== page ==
Moderate Muslims Urged to Speak Out
Saturday, September 30, 2006; 9:11 PM
COPENHAGEN, Denmark -- Moderate Muslims must take a stand against extremists, speakers said Saturday at a conference marking a year since the publication of Prophet Muhammad cartoons that led to violent demonstrations in Muslim countries.
The 12 drawings, first published in the Danish daily Jyllands-Posten in September, were reprinted in several European countries four months later, prompting angry mobs to attack Western embassies in countries including Lebanon, Iran and Indonesia.
The cartoons, which included a drawing of the prophet with a bomb-shaped turban, were seen as highly insulting by many followers of Islam, which is interpreted as barring even respectful images of Muhammad for fear of prompting idolatry.
Mona Eltahawy, an Egyptian-born journalist and commentator based in New York City, urged moderate Muslims to speak up against violent reactions like the massive protests and riots in late January and February.
Syrian-born psychologist Wafa Sultan said moderate Muslims have always struggled to make their voice heard even within their own religion, but that the cartoon uproar gave them a platform to present their ideas to the whole world.
"The cartoon crisis was the first step to break out of the box in which we have been sitting since the 7th century," Sultan said, referring to the time of Islam's founding. "We as Muslims must learn to listen to others' opinion."
The one-day conference held in Copenhagen was organized by Denmark's Democratic Muslims network, co-founded in February by Naser Khader, a Syrian-born member of the Danish Parliament. Some 200 people attended and it attracted speakers from around the world.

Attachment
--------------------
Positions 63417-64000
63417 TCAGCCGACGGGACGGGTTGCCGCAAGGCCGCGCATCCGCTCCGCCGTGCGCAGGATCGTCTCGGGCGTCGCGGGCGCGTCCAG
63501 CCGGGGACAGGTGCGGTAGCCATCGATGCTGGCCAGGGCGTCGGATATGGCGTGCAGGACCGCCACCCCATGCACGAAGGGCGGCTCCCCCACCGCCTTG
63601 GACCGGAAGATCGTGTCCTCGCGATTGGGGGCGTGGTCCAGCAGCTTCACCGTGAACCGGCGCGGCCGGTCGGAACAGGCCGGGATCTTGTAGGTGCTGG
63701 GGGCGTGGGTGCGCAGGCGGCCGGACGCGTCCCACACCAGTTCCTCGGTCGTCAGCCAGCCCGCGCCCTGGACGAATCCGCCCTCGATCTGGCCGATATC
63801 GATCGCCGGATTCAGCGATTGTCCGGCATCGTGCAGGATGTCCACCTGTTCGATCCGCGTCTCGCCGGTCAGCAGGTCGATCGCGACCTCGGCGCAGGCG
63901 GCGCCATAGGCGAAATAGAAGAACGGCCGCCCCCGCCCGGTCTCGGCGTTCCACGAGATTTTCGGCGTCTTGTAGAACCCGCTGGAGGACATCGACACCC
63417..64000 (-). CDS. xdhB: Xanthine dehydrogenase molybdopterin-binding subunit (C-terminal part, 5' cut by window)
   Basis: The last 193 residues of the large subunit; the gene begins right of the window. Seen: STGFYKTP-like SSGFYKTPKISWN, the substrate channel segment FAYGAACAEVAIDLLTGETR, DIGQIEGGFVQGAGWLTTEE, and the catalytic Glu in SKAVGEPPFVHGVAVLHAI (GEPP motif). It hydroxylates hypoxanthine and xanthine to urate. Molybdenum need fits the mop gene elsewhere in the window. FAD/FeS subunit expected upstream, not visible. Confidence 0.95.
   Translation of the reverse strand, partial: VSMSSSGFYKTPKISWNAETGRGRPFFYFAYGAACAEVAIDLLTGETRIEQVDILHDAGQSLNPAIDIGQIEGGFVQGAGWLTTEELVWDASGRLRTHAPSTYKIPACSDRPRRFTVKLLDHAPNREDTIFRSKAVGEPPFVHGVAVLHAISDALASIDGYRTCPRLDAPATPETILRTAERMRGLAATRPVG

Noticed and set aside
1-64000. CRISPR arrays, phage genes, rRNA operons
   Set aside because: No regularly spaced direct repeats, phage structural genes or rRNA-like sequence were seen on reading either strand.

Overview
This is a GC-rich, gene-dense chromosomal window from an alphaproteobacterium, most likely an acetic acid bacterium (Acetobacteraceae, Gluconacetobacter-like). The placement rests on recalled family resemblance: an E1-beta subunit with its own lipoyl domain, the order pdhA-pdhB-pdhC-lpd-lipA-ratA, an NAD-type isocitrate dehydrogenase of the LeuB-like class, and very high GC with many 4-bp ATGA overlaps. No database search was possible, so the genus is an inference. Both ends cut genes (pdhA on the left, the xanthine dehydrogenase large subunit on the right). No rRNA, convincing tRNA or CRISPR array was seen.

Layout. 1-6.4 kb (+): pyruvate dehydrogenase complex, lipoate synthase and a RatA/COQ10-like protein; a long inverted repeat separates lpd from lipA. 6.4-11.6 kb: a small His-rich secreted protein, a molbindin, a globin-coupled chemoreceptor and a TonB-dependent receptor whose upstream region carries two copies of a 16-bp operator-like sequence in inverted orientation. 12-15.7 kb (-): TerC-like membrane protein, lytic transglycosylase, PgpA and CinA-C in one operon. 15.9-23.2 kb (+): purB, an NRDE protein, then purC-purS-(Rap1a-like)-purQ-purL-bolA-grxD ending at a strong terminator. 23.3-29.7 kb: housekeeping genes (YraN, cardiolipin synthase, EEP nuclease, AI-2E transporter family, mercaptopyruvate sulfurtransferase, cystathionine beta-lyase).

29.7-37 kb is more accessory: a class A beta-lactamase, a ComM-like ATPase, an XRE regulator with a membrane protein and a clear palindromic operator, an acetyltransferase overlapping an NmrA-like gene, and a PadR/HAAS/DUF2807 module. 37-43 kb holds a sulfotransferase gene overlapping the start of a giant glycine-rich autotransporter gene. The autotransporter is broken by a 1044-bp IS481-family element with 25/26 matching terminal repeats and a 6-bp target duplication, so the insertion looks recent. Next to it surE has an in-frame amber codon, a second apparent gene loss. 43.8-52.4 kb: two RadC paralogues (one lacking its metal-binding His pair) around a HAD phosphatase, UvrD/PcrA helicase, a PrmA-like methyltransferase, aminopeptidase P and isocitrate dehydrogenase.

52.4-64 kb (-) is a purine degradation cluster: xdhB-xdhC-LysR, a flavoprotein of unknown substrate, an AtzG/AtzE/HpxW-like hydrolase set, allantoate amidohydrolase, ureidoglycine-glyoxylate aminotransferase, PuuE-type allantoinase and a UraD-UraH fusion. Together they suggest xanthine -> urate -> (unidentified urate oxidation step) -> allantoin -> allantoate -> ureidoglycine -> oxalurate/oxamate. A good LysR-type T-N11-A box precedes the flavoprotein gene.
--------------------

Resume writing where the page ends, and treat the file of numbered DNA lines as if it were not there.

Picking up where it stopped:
Earlier this week, the Deutsche Opera in Berlin decided to cancel a production of Mozart's "Idomeneo" with a scene featuring the severed heads of Jesus, Buddha and Muhammad, after Berlin security officials said they could not guarantee the opera house's security in the event of violent protests.
The incident was the latest in Europe involving religious sensitivities. Pope Benedict XVI infuriated Muslims on Sept. 12 by quoting a 14th century Byzantine emperor who characterized some Islamic teachings as "evil and inhuman."
"The reaction to the cartoons, then to the Pope's remarks and the opera in Berlin, are making more and more young Muslims aware of a certain rigid strain of Islam that is pushing its way into the West," Canadian author Irshad Manji said.
"I call that kind of Islam 'fundamentalism.' It sanctifies everything that is related to the founding moment in the 7th century _ the Prophet Muhammad and the Quran," the author said.
A poll published Saturday showed a majority of Danes still support the decision to print the cartoons.